Once upon a time, there was a very clever little pig called Lucy, who lived with her two older brothers and her parents in a lovely, roomy pigsty in the grounds of a royal palace. The pigs were royal pets, kept by the king, and as such they were treated very well. They had plenty of mud to roll around in and plenty of scraps to eat, leftovers from the delicious banquets that were served in the palace.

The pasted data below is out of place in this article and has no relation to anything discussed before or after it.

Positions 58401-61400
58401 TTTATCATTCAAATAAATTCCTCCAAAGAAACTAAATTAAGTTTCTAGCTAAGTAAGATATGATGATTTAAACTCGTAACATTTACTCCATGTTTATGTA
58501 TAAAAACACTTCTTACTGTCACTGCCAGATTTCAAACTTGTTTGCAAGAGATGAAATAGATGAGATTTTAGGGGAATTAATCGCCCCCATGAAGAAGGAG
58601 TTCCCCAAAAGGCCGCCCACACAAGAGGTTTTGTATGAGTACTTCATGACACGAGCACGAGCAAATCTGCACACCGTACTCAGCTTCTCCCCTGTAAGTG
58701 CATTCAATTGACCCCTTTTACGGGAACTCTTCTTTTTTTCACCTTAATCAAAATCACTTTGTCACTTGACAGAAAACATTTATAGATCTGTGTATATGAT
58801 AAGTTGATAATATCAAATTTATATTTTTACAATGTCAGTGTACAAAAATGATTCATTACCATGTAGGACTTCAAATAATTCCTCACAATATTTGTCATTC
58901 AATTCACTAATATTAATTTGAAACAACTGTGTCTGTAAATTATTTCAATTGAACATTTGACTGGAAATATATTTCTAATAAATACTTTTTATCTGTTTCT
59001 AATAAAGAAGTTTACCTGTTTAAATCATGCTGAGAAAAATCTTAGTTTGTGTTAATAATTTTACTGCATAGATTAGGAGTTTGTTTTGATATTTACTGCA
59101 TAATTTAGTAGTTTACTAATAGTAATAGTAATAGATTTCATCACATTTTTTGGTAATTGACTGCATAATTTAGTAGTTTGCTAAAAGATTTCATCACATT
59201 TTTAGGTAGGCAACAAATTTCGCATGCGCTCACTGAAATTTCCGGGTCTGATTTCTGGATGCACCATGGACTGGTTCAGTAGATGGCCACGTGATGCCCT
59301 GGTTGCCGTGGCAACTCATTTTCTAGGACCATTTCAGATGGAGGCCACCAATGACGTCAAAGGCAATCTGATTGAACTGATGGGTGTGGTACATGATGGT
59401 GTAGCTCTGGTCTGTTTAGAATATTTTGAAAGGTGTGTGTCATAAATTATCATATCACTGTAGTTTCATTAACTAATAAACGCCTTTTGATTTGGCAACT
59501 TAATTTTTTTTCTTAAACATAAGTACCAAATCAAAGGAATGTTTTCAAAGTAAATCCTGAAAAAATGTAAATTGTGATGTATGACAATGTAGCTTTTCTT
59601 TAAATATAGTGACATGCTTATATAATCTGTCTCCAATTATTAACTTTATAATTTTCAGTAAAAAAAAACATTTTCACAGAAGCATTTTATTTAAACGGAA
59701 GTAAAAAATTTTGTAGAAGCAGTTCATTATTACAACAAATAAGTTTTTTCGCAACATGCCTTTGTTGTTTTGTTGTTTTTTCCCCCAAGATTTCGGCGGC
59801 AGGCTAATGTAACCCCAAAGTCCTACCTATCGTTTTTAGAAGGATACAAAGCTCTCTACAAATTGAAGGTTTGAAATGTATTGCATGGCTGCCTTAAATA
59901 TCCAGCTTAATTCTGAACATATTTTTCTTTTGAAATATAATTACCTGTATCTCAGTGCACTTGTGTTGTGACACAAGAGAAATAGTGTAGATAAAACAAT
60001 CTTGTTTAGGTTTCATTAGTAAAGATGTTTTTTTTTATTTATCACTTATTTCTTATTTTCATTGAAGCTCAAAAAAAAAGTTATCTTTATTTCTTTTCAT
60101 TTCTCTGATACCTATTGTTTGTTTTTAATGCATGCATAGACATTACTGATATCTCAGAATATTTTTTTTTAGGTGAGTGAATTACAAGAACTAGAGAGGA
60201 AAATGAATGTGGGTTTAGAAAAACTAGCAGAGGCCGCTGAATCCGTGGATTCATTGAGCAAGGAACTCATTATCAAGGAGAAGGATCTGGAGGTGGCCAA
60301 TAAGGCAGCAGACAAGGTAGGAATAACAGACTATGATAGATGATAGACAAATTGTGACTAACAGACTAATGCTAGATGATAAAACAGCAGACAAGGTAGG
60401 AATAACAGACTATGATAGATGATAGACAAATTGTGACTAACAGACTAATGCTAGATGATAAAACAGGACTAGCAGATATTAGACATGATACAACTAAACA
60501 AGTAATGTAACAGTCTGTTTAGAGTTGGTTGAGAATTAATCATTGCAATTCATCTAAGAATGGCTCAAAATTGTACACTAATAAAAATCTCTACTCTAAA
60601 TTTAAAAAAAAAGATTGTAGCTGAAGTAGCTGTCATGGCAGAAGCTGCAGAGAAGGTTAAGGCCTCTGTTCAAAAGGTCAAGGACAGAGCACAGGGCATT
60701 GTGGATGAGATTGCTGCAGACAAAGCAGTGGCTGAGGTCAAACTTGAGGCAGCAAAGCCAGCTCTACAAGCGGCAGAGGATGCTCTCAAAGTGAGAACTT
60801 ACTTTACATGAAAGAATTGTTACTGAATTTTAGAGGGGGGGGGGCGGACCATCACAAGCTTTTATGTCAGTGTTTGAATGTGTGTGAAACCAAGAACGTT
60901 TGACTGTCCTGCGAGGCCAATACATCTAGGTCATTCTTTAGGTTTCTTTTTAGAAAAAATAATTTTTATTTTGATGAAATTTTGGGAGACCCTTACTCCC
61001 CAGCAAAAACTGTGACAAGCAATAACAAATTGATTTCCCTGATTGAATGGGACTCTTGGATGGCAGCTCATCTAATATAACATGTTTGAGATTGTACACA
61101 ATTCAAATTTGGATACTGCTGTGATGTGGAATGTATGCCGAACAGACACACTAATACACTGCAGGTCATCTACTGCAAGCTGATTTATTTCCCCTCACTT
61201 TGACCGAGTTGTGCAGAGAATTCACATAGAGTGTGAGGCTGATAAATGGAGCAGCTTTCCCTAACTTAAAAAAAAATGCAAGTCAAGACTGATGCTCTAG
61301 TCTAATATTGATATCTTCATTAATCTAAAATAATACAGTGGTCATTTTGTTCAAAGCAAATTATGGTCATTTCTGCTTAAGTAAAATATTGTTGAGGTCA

Then one day, all of a sudden and without any kind of warning, the palace disappeared right before their eyes and was replaced by a woodland forest. Where once there had been polished wooden floors with regal red carpets rolled out on top of them, now there was bracken, moss and earth, with a carpet of leaves, blown hither and thither by the wind. Where once there had been servants and royal masters, now there were trees, silent in the shade. Only Lucy was clever enough to realise this must be the result of some sort of fairy magic, and she kept the knowledge to herself. After all, she knew that the rest of her family probably wouldn't understand, even if she did explain it to them slowly, and they weren't really any worse off than they had been before, so there was no immediate need to worry. There was still plenty of mud for the pigs to roll around in, and they could always forage for food by themselves. They did not even mind too much that every member of the entire royal household had disappeared, including the king. The only significant problem that faced them now was there was no longer any protection for the pigs from the big bad wolf.